Forest Service officials in Colorado this week released a plan to implement visitation restrictions for Hanging Lake, a turquoise-tinted pond in the Rocky Mountains and one of the most popular hiking destinations in the state.
As many as 1,000 people visit the lake each day during peak season, following a 1.6-mile trail north of Interstate 70. The heavy use has degraded the lake’s fragile ecosystem. A rule forbidding dogs at the lake is often ignored, as is a no-swimming provision.
The lake’s shoreline and bed are composed of a form of limestone called travertine.
The draft decision calls for limiting daily visitation to 615 people per day, using a fee or permit system. Shuttles would transport hikers to and from the trailhead from May 1 through Oct. 31.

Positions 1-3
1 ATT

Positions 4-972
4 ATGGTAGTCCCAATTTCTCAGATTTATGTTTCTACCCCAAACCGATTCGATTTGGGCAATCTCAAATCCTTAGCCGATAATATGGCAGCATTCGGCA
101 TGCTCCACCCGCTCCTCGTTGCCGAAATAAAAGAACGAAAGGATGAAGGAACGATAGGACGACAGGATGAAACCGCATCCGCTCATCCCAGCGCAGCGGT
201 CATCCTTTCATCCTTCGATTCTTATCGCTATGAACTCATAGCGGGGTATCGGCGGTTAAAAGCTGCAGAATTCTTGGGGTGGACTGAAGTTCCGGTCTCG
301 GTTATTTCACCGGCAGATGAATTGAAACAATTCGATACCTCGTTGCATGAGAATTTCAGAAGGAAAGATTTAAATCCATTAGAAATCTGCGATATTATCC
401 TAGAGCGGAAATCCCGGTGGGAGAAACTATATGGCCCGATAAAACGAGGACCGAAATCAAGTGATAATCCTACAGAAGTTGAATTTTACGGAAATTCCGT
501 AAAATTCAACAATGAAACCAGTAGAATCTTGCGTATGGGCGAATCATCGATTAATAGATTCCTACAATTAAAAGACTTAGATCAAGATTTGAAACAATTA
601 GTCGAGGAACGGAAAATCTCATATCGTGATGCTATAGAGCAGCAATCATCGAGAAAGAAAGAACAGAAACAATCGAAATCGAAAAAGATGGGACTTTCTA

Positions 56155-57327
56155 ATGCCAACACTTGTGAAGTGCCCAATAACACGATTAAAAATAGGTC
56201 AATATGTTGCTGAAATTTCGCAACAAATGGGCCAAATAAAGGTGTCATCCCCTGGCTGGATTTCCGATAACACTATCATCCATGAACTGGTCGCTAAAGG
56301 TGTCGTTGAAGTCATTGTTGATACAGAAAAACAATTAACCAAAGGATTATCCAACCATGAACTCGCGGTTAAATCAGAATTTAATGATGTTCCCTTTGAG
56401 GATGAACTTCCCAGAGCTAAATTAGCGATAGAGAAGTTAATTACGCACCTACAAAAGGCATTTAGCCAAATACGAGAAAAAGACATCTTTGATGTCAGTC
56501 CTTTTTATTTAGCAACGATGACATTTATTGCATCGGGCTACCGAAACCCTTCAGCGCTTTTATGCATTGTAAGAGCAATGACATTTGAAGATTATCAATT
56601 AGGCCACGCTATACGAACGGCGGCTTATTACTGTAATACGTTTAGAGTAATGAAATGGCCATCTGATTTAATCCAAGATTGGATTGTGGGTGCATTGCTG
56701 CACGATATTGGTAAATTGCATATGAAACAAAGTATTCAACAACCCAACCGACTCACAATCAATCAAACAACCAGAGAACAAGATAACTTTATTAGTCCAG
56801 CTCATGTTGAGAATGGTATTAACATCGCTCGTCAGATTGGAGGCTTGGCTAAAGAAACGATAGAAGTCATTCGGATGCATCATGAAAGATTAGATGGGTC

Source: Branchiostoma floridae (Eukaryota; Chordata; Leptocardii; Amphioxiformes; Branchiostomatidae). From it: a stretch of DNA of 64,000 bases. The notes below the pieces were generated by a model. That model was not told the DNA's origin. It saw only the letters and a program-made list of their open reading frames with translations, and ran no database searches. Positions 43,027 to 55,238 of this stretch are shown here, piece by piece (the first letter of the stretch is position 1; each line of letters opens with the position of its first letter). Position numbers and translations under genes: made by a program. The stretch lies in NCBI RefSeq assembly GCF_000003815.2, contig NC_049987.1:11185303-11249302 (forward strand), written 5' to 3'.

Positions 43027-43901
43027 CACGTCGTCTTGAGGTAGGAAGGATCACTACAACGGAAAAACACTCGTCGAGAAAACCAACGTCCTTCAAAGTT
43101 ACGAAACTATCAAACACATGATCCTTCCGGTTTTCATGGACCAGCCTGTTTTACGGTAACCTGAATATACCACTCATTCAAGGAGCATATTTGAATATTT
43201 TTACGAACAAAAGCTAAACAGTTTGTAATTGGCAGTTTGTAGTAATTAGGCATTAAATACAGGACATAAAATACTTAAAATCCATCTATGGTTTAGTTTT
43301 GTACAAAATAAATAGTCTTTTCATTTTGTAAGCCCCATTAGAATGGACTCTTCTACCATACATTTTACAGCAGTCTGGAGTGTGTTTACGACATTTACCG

“We’ve still got some work to do, but we’re looking forward to implanting these new changes at Hanging Lake this year,” District Ranger Aaron Mayville said.
The White River National Forest, where Hanging Lake is located, is the most-visited national forest in the country. White River officials recently implemented user-restriction rules for Conundrum Hot Springs, another popular destination off Interstate 70.